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Department: PulseBeats

PulseBeats

Journal of Christian Nursing: April/June 2021 - Volume 38 - Issue 2 - p 131
doi: 10.1097/CNJ.0000000000000817
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SKIN SENSOR BOOSTS COMMUNICATION

People with amyotrophic lateral sclerosis (ALS) may gain clearer communication ability using a new wearable skin sensor. Researchers from Massachusetts Institute of Technology (MIT) created the device that is made of silicone film with four piezoelectric sensors which detect movement of the skin where attached. The movement is converted to an electric signal. Users, especially those with neuromuscular conditions that limit verbal communication, can “speak” through a smile or twitch to convey messages such as, “I'm hungry.” Facial movements can be categorized into a library of phrases.

Lead researcher Canan Dagdeviren said the wearable sensor can capably decode any facial micromotions (Hastings, 2020). The teams working on development of this device are working on other similar skin-conformable sensors that can detect diseases earlier or serve as part of a treatment regimen, as well as improve functionality such as this sensor that enhances communication (Hastings, 2020).

    OBSTACLES TO NURSES' SELF-CARE

    Overwork and lack of time, an unhealthy food culture, and fatigue/lack of sleep were three barriers to self-care that nurses identified in a survey-based study published in Advances in Nursing Science (Ross et al., 2019). The other two most frequently cited barriers were lack of resources/facilities and outside commitments.

    Some of these barriers are job-connected: workplaces that lack access to a gym or exercise classes, or to a microwave or refrigerator that would improve healthy eating while at work. Changing shifts and inadequate staff that result in no breaks also push nurses into overwork, with resulting fatigue and inadequate sleep that sap motivation to exercise, socialize, or prepare balanced meals.

    However, two elements discovered through the study may facilitate nurses' self-care: supportive coworkers and supervisors who endorse better eating and exercising, and positive nursing role models whose self-care is seen as inspiring.

    The study notes that poor health is a primary reason many nurses leave their jobs, as well as battle chronic health conditions.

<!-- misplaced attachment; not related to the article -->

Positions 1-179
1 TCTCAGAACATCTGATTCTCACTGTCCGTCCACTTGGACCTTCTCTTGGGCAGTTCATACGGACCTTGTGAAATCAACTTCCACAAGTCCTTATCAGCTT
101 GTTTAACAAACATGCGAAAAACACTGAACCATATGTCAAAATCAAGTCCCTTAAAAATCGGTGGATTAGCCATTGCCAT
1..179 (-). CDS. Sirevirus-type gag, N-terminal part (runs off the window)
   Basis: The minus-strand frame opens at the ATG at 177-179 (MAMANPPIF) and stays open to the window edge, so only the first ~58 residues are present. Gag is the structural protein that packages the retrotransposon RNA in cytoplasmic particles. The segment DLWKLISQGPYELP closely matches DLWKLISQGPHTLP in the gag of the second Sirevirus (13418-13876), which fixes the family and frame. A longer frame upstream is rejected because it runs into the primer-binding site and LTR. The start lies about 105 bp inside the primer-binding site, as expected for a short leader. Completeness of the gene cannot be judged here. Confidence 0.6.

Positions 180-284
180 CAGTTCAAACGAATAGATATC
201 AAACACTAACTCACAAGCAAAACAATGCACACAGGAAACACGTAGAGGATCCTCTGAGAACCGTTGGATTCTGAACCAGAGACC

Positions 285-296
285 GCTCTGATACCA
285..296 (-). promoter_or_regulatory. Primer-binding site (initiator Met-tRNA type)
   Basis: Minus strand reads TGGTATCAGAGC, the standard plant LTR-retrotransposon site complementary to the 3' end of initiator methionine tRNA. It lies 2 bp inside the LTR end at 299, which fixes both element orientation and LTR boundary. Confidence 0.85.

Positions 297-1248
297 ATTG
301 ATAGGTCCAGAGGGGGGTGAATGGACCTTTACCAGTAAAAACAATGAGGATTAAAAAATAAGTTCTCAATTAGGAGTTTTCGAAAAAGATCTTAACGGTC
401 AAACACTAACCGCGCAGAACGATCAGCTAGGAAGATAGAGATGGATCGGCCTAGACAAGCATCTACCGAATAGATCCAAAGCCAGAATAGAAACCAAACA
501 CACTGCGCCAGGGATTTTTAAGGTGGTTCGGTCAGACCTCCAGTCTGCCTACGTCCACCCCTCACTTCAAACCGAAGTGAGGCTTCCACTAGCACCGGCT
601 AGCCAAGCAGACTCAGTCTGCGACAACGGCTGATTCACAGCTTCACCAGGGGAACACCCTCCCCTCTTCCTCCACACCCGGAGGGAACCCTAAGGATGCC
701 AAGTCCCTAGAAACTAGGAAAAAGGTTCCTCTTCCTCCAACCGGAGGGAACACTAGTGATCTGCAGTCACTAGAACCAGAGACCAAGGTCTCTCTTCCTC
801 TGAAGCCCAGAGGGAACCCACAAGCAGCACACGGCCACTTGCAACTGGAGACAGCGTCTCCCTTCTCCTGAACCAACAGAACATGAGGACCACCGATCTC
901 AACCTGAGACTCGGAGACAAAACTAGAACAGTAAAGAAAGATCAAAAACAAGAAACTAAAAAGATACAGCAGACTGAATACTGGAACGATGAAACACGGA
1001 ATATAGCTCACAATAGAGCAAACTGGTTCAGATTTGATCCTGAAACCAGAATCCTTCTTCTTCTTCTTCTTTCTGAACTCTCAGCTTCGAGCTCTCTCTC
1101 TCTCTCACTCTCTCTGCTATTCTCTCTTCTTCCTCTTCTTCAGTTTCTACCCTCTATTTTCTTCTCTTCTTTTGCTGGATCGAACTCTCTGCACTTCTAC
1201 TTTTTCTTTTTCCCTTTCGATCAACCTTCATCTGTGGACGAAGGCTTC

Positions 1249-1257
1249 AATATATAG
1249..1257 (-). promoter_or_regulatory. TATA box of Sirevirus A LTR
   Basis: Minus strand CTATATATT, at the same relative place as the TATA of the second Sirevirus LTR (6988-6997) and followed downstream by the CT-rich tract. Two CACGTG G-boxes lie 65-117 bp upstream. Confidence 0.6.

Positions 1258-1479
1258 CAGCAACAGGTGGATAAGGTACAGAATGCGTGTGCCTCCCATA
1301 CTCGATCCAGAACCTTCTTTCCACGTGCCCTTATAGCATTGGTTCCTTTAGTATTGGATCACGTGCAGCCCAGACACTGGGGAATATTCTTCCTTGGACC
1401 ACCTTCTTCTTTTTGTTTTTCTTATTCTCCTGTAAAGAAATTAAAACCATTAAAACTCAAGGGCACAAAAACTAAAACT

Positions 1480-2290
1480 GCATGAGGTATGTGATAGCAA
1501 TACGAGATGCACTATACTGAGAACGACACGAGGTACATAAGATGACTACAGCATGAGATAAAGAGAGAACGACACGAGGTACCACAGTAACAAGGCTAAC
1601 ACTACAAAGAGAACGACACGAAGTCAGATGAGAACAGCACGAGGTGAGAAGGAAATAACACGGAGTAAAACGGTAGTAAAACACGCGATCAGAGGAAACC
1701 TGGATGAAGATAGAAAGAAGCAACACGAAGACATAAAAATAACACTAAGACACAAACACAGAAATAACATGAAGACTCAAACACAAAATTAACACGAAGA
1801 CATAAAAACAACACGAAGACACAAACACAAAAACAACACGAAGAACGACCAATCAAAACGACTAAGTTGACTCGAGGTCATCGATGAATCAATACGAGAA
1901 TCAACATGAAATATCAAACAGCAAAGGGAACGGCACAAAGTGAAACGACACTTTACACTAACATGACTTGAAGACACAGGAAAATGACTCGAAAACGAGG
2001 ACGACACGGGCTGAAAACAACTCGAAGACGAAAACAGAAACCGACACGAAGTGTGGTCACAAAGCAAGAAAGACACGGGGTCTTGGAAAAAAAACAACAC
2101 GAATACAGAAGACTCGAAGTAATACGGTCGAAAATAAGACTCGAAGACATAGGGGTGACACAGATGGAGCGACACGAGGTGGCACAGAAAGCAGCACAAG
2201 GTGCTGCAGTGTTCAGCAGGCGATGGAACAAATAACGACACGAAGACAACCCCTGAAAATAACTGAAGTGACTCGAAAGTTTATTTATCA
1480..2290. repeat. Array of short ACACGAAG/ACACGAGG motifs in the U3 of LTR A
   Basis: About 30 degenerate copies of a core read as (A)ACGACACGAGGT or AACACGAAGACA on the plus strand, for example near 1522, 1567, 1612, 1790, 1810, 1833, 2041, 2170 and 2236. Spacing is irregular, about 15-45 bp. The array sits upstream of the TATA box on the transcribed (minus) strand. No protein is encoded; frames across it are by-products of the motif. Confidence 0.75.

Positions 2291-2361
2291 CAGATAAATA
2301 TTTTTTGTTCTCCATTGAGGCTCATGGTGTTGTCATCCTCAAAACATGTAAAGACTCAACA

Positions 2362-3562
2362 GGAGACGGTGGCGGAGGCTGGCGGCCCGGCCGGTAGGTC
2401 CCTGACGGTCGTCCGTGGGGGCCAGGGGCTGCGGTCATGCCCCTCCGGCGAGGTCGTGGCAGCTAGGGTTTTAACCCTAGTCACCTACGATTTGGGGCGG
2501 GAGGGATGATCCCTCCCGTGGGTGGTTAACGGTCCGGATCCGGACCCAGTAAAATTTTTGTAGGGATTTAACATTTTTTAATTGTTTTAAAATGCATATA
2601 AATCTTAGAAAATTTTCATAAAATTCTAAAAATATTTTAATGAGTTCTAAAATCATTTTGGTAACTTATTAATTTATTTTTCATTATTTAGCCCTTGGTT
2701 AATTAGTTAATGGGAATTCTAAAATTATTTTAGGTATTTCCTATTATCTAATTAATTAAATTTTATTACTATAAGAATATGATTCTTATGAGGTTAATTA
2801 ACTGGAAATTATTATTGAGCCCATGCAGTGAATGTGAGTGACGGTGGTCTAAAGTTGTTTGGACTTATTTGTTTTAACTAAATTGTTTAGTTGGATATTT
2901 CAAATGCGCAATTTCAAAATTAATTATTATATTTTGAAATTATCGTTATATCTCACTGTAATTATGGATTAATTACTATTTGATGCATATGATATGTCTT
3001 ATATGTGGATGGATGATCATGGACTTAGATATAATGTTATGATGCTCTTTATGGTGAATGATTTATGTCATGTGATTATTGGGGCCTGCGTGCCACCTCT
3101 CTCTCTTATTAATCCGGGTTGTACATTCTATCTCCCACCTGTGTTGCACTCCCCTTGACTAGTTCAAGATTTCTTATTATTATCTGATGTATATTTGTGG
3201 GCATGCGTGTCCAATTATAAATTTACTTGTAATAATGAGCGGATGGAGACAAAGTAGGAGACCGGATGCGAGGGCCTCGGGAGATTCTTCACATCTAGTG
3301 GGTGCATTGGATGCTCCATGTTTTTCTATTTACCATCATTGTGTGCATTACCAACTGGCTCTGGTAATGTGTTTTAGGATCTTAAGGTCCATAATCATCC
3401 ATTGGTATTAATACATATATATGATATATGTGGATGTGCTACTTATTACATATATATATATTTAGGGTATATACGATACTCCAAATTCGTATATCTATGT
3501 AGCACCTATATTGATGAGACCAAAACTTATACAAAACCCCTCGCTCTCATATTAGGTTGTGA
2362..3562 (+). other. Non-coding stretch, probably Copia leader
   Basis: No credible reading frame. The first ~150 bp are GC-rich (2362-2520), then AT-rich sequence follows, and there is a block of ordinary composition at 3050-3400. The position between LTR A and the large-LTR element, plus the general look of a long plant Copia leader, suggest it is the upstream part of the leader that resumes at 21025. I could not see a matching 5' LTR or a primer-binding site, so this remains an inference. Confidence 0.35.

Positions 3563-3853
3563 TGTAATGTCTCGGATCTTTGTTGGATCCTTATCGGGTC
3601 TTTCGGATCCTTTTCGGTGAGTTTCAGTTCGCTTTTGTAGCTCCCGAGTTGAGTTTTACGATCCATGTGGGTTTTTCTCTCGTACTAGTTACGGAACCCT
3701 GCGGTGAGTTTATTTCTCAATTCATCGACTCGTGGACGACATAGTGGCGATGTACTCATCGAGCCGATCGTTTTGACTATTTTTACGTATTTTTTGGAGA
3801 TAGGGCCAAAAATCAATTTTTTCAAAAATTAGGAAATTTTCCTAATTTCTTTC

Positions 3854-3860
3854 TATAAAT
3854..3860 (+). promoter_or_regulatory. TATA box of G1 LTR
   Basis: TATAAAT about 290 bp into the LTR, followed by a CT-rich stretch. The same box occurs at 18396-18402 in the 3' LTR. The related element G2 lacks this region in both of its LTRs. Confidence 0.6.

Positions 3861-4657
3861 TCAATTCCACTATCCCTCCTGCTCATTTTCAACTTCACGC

MEMORIES BELONG

      Why do some memories fade while others remain vivid? Memory connects us to ourselves. Additionally, it turns out that memories are part of moving forward in spiritual formation. Casey Tygrett explores the power of memories and how we bring them to God for spiritual transformation.

      Our identity comes from the stories told by our memories, and those stories—that identity—will shape who we are and how we act. And we often need to be reminded of this.

      Renewing our minds means understanding the hidden nature of the way we think, feel, and operate. Naturally, our memories are part of that process. Then we work backward: The script is only present because of the story. The story grows from our memories, which, as you we know, begin as experiences.

      Transformation truly begins only when we read Colossians [3:1-3, ESV] while remembering a new story, namely, “If [then] you have been raised with Christ, seek the things that are above, where Christ is, seated at the right hand of God. Set your minds on things that are above, not on things that are on earth. [F]or, you have died, and your life is hidden with Christ in God.”

      God is always present in our memories, but we are often absent. ...It may seem daunting to engage with God regarding our memories because so much of our lives is on a forward trajectory. ...The spiritual practice of remembering—the practice of engaging with God in our memories—is refusing to passively receive our story and script up to this point, and instead actively embracing God's presence and our humanity in the midst of it. ...The journey forward in our formation, our living deeply in the kingdom as apprentices of Jesus, is also a journey backward (Tygrett, 2019, pp. 46-48).

      PulseBeats compiled by Karen Schmidt and Cathy Walker.

        InterVarsity Christian Fellowship